But dreams, aspirations and expectations vary with generations. Young people today are better educated and more exposed to the demands of modern lifestyle and the socio-economic issues that come with it. They are more aware and hostile than their parents.
With our vast resources, we should have a long promising future. But corruption always threatens it. Corruption is eating our heart out. We do not want it to eat our children.
Corruption encourages crime
Corruption has turned many young people of high potential to crime. It has turned many to violence. Our development policies for the next three to five years must be targeted at the immediate well-being of today’s generation and their children.
We hear people say – and it is true – that Papua New Guinea is rich in natural resources. Yet it faces a very difficult future as corruption is rife, law and order broken down, violent crimes escalating and the government is struggling to maintain authority.
Living standards and annual per capita income have barely improved since independence. Mining revenues and generous foreign aid have not been invested in roads, schools and health.
Infant and maternal mortality rates are close to those of sub-Saharan African countries. Population growth is high and job creation is low.
The rising number of unemployed young people is feeding crime and civil unrest. The lawlessness scares off investors and tourists. Dependence on borrowed money sees PNG living beyond its means.
Should this downward trajectory continue, PNG could become a failed state.
Perhaps there should be provisions in our laws that prescribe that embezzlers, fraudsters and thieves of public money be sentenced to death.
Chinese corruption law
Chinese corruption law is now an independent crime category separate from other property and economic offences. This reflects a growing recognition among Chinese lawmakers and political leaders of the corruption epidemic.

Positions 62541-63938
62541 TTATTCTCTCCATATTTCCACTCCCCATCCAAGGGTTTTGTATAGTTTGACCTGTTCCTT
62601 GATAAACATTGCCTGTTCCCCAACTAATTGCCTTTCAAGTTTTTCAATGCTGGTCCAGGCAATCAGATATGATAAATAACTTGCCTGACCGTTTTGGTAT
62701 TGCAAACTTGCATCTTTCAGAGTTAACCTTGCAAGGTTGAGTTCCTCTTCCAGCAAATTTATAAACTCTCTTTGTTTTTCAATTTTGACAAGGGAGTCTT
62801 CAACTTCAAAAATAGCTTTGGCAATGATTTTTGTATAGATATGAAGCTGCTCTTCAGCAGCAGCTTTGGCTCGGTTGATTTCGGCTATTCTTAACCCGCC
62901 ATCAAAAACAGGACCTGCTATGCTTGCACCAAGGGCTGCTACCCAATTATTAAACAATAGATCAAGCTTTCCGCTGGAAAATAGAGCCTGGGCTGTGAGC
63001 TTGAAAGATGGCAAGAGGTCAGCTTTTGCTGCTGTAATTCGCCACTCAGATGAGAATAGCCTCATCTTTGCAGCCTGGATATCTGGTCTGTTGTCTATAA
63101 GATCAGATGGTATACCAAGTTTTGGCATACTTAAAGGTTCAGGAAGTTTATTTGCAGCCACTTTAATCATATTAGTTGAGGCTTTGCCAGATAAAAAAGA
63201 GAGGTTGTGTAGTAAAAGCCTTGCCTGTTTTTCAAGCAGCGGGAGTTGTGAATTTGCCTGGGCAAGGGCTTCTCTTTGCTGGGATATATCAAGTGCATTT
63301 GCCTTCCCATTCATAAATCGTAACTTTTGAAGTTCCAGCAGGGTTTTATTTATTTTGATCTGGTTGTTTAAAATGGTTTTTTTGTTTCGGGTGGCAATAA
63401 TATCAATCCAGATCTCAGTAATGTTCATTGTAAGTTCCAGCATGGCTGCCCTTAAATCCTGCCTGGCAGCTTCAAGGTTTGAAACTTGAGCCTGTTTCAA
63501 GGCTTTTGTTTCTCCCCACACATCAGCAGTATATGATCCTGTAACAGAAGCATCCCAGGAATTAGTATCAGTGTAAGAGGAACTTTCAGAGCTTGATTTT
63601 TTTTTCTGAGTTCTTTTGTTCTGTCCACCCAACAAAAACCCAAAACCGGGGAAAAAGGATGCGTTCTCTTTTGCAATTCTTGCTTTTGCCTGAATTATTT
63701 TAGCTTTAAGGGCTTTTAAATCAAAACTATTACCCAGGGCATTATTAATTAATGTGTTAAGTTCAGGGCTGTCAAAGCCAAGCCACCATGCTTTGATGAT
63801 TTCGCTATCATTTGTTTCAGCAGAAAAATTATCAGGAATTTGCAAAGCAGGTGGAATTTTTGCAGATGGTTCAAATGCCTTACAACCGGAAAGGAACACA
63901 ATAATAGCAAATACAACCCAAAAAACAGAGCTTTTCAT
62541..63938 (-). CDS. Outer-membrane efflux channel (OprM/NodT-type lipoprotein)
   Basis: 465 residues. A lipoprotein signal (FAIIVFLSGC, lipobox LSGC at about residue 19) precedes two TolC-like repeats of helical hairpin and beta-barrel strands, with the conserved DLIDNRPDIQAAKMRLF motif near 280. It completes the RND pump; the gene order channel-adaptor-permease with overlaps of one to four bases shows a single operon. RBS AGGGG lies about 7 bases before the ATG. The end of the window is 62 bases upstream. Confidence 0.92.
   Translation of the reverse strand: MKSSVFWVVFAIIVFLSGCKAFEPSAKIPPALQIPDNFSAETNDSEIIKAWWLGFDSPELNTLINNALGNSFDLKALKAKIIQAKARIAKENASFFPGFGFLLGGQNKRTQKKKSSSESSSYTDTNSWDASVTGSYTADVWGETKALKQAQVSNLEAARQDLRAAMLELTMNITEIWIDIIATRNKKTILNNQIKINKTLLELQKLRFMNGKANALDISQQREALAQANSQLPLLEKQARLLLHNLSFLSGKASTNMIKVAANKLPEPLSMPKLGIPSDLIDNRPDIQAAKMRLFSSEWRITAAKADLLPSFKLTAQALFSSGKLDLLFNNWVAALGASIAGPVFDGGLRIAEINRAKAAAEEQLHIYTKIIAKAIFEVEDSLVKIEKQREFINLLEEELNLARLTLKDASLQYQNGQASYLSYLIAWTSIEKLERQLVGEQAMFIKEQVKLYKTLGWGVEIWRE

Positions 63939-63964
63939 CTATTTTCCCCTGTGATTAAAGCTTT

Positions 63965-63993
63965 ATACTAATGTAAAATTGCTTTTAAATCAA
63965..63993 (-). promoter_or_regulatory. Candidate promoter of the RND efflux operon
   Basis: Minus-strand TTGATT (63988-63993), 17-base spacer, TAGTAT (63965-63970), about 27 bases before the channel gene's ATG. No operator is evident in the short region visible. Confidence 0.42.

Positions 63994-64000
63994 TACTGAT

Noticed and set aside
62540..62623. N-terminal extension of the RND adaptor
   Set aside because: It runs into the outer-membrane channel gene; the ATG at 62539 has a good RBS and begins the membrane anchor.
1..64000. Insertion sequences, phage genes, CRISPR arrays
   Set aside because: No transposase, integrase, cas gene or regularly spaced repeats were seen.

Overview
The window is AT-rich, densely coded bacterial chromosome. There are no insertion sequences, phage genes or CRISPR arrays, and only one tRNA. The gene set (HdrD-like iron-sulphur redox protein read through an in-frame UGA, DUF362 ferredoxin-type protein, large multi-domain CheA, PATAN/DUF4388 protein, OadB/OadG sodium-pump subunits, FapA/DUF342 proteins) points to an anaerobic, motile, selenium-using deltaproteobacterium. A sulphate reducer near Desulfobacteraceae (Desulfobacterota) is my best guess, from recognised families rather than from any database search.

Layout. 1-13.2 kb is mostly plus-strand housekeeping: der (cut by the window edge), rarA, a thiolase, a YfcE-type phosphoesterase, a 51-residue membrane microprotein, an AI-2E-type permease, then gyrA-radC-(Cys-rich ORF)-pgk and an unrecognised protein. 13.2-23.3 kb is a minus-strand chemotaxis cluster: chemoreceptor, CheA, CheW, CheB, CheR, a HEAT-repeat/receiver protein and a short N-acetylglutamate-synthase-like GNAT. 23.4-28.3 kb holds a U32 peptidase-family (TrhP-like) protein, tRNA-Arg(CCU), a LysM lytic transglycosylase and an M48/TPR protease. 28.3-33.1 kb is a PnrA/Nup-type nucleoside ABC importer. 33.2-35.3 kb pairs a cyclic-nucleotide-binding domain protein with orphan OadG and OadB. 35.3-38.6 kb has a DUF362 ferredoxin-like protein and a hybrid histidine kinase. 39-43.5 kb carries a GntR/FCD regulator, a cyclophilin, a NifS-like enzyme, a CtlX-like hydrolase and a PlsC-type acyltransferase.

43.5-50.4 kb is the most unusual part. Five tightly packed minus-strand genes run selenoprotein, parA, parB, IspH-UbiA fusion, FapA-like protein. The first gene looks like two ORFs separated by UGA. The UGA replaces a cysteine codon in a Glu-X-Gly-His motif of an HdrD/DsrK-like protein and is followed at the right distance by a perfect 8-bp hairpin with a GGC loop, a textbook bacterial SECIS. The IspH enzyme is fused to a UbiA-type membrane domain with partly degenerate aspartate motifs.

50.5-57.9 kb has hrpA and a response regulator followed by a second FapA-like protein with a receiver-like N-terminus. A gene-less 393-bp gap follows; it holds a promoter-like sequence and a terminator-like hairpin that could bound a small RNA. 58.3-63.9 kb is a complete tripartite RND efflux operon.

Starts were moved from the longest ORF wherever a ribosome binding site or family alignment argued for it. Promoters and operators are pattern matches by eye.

Graft and accepting bribes are capital offences under current law. In recent years, China has imposed death sentences on offenders.
A customs inspector chose to abuse his position by accepting millions of yuan to allow smuggled goods to enter China. The judge reasoned that the inspector’s criminal activities resulting in “countless losses in taxes” had an extremely negative influence on the organisation and seriously undermined the integrity of the government.
Despite the fact that the officer voluntarily returned some money and showed remorse, the judge said the offence was so grave and its social effects so negative, the death penalty was the only appropriate punishment to deter and educate the public and to serve justice.
We have many similar cases in Papua New Guinea. We have people who held responsible positions and embezzled millions of kina from the public coffers through dubious means, including false claims, misappropriation and bribery.
They were given suspended sentences and set free. Even those convicted were not given life sentences. Should not that be a concern?
I am aware that there was a public debate in our country on the death penalty. Papua New Guinea may wish to go down that path. It is a matter for the legislature to consider.
Otherwise we may consider strict Islamic justice: hand amputation for theft.
Today in Papua New Guinea, corruption is killing our country and theft is injuring it. What do you think? Should the death penalty be used as a measure to wipe out corruption and theft in Papua New Guinea?